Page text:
Blurb: Rinette Leslie of Granmuir has the ancient gift of divining the future in flowers, but her gift cannot prepare her for the turmoil that comes when the dying queen regent entrusts her with a casket full of Scotland's darkest secrets. On the very day she means to deliver it to newly crowned Mary, Queen of Scots, Rinette's husband is brutally assassinated.
Devastated, Rinette demands justice before she will surrender the casket, but she is surrounded by ruthless men who will do anything to possess it. In the end, the flowers are all she can trust-and only the flowers will lead her safely home to Granmuir.
First, an admission: I was in love with Elizabeth Loupas’ first novel, The Second Duchess. It was one of the best books I read last year –even better than many of the offerings from more established historical fiction authors. I raved about the book to anyone who would listen and found virtually any excuse to recommend it to others. Needless to say, I was incredibly excited about Loupas’ follow-up novel, The Flower Reader.
Marina, known as Rinette, is the heir to a great Scottish estate, a relation to the French crown, and a close friend to Mary of Guise, the French-born Scottish queen. She also has the unique ability to divine the future from flowers, an ability that makes her an asset to the crown as well as a danger. When Mary of Guise trusts a casket filled with the secrets of the Scottish nobles and predictions from Nostradamas to Rinette, her life is changed forever. Rinette promises to protect the casket until it can reach the hands of Mary’s daughter, but soon finds the deadly consequence of that promise. Her beloved husband is killed, she becomes the target of numerous court schemes, and is forced to marry a man she hates.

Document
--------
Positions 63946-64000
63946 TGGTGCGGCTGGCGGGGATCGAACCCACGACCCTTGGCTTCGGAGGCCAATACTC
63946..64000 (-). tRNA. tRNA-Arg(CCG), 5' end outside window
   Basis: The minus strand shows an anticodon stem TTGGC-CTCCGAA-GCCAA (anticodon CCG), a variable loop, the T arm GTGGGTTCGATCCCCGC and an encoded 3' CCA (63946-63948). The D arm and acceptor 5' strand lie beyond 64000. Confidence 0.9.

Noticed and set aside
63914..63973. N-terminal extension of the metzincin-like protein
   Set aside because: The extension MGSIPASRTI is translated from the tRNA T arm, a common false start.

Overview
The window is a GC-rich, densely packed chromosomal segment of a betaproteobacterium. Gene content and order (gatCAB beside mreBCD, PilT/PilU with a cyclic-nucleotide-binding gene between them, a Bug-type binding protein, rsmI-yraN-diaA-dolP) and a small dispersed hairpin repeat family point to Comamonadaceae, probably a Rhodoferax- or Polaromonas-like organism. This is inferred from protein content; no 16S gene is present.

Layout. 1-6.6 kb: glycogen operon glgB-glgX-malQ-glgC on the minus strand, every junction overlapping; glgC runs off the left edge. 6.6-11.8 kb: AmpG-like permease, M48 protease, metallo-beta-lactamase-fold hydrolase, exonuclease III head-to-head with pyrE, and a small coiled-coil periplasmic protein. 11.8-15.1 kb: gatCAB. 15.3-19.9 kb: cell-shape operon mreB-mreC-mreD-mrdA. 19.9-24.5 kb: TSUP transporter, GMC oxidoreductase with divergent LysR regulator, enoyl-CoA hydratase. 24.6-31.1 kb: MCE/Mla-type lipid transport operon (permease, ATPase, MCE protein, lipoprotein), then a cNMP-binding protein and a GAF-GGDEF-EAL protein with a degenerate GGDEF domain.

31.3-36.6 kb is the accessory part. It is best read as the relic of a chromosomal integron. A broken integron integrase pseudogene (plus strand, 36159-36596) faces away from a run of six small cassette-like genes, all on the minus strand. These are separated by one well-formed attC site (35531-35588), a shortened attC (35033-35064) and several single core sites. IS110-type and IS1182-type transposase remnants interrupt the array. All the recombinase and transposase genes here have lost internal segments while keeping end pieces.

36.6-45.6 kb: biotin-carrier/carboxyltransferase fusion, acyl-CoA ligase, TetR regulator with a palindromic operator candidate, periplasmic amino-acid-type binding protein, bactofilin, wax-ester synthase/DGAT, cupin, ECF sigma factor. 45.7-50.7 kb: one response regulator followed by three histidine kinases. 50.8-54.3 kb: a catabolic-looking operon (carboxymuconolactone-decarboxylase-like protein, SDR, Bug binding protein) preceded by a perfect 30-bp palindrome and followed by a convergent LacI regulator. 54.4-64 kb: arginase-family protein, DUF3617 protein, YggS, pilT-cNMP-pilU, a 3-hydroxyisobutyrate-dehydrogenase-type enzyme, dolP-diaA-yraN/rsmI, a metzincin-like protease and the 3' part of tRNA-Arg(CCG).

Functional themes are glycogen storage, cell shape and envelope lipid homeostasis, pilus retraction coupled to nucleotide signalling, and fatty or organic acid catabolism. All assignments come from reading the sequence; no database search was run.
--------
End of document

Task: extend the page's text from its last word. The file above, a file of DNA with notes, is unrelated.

The Flower Reader takes a more unique approach to historical fiction than just about everything else on the shelf right now. Rather than being primarily biographical, Flower Reader is a historical mystery surrounding the perilous court of Mary, Queen of Scots, but explored through the eyes of a purely fictional character. In fact, many of the characters in this book are fictional (more than the average historical fiction novel, I’d say), as is the plot. And honestly, I thought this was incredibly refreshing for the genre, especially since Loupas made the characters feel so real. They absolutely came alive on every page, and I got completely engrossed in Rinette’s story and struggles. I was cheering for her the entire time, even when it seemed like all was lost.
Would I say that The Flower Reader is as good as The Second Duchess? That’s a tough one. Both novels are very different and follow very different subjects with unique approaches, but Flower Reader is a worthwhile follow up that is easily one of the best book I’ve read so far this year. I’d recommend it to any fellow historical fiction reader.